Not All Heroes Wear Capes: Suiting Up To Protect From Bird Flu

Responding to the threat of a Bird Flu in our wildlife clinics continues to be daily challenge. Just take a look at video of one our staff, Jennifer Martines, as she prepares to intake a new patient. To stay safe from bird flu, aka avian influenza, or more precisely, Highly Pathogenic Avian Influenza (HPAI), requires extra precautions and a high level of PPE (Personal Protective Equipment). This is necessary to safely screen birds and handle existing patients in quarantine. Despite the inconvenience, the process is worth it to protect our in-house patients from the spread of this highly-contagious virus.

Bird Rescue is doing everything to prepare for this coming baby bird season – our busiest time of the year. The priority is to protect the health and safety of the hundreds of orphaned chicks that are raised in care during spring and summer.

These efforts along with the costs for food, utilities and staff time, continues to strain our modest budget – especially during these inflationary times.

If you can help with a donation, your contribution will greatly help our team prepare to handle the influx of patients during these uncertain times.

Video production: Ariana Gastelum–International Bird Rescue

Why Avian Influenza is a Serious Threat

Emergence of H5N1 Bird Flu (CDC infographic)

Bird Rescue is encouraging the public to be educated and aware that Avian Influenza is a serious and deadly bird virus. Read more about the avian virus at this CDC website.

If a rescuer of a wild bird has domestic birds at home (chickens, ducks, and turkeys), special care is necessary to prevent the spread of the virus between birds. Do not expose the birds to any clothing or objects that have had contact with the other. To keep domestic birds safe from this virus, see information pages on the USDA website.

This influenza virus can be spread through a bird’s saliva, mucus and feces, and the most common symptoms in wild birds are neurologic or respiratory abnormalities such as seizures, tremors, or respiratory distress. Although the virus is relatively fragile and susceptible to disinfectants such as dilute bleach and others labeled against influenza viruses, it survives well enough to be transmitted by contaminated inanimate objects such as vehicle tires, equipment, and shoes. The virus remains environmentally viable much longer at colder temperatures and in wetter, freshwater conditions than in dryer, hotter, saltier conditions.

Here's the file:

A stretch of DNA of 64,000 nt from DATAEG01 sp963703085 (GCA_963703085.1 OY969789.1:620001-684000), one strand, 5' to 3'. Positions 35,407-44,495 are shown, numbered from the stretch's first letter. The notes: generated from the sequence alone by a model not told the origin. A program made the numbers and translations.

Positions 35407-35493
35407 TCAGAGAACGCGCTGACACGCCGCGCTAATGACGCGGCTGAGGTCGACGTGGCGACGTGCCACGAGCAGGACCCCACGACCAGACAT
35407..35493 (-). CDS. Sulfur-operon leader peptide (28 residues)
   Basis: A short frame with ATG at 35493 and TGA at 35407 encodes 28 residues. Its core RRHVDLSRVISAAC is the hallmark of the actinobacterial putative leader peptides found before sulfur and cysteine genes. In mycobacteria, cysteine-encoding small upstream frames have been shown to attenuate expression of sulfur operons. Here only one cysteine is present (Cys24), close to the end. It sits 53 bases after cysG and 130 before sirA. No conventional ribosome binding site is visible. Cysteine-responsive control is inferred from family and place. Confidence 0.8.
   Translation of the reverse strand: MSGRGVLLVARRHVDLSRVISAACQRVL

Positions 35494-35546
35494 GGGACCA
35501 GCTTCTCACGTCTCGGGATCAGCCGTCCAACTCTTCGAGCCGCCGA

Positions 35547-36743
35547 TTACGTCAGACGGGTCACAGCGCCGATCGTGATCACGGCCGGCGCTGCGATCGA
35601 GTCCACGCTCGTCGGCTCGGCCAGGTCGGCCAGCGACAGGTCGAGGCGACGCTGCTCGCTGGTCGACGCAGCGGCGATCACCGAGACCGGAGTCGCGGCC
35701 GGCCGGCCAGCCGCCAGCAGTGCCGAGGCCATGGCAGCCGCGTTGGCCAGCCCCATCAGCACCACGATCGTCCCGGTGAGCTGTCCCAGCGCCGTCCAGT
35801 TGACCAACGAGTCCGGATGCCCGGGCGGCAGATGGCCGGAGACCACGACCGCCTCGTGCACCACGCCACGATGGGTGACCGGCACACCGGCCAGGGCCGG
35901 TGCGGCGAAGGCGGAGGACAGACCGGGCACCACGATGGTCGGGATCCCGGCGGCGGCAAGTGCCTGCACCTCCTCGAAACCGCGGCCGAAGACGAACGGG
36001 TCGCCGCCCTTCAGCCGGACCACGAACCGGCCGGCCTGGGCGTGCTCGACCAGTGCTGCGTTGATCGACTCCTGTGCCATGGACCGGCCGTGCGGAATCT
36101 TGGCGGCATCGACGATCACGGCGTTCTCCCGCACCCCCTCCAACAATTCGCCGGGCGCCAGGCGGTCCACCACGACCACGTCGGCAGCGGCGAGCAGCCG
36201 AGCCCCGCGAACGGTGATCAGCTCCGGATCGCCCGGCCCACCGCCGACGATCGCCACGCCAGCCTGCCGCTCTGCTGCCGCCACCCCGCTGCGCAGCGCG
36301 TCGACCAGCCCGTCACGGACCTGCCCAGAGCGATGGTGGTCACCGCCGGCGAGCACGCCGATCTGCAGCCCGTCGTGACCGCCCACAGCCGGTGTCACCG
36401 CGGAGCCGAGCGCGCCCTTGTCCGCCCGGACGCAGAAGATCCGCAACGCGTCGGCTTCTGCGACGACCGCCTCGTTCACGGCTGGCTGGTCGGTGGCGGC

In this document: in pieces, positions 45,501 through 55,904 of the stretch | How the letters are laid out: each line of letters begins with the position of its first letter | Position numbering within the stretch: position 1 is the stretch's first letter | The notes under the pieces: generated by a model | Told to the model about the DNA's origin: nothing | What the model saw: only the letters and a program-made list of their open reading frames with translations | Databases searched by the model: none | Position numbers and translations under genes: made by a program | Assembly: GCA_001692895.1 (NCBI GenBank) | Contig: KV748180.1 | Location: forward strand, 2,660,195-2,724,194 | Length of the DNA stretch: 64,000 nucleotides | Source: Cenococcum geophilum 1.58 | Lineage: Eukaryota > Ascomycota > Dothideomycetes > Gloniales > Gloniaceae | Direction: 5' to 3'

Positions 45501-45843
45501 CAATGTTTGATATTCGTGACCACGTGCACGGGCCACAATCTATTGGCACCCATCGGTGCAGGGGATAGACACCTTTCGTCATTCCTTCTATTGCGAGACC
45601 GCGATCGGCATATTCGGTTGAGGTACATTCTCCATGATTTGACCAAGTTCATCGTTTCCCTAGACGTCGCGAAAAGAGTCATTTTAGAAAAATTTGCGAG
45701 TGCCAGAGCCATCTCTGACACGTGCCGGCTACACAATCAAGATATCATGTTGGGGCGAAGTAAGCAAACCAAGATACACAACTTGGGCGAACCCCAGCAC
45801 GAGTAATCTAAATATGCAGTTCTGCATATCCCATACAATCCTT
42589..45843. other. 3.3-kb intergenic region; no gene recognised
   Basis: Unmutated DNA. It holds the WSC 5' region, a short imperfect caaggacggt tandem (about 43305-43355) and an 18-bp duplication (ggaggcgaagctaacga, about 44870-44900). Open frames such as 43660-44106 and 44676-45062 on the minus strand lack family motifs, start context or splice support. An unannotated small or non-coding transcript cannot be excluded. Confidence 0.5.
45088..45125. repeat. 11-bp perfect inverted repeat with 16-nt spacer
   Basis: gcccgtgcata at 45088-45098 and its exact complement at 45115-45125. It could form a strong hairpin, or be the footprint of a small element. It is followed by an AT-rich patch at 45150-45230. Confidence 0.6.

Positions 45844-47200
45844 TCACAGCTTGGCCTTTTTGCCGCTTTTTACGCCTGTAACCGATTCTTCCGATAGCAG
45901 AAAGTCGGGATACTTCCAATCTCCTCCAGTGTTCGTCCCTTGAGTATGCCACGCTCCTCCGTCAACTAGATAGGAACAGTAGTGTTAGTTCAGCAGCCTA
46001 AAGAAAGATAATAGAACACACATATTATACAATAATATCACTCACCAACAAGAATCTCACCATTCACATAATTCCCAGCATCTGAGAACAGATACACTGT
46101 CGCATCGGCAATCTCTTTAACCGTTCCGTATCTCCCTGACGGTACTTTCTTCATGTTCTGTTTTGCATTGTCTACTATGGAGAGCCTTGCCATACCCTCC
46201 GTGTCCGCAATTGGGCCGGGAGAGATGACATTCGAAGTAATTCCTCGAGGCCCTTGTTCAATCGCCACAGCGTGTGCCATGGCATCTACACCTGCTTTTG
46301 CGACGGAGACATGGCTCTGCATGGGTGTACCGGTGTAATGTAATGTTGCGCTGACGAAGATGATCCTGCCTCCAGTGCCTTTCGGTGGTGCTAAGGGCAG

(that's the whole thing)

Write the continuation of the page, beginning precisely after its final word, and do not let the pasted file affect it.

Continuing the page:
What Can You Do?

Going forward, public is encouraged to follow these steps to help stop the spread of HPAI:

  • Be especially careful if you work around and/or have backyard domestic fowl (chickens, ducks, and turkeys). A second set of clothing and shoes for this work should be used, to avoid cross-contamination. Changing your clothing and shoes both at arrival and departure from the worksite could drastically reduce the risks.
  • Protect yourself: If you find a sick bird, wear gloves and a mask. Wash your hands after handling any birds.
  • Bird feeders. Although songbirds and hummingbirds have a lower risk of becoming ill from HPAI, feeders should be cleaned and disinfected at least weekly due to risks of spreading other diseases (salmonella, mycoplasma, avian pox, etc). Responsibly managed feeders can be a wonderful way to enjoy the beauty of local birds.
  • If you find a sick or dead bird and suspect HPAI,  please alert California Fish and Wildlife (CDFW) via its mortality reporting website.
  • New: California Department of Food and Agriculture (CDFA) is recommending “housing poultry inside and discouraging any interaction with wild birds, particularly migrating or resident waterfowl and raptors.” Read full CDFA statement here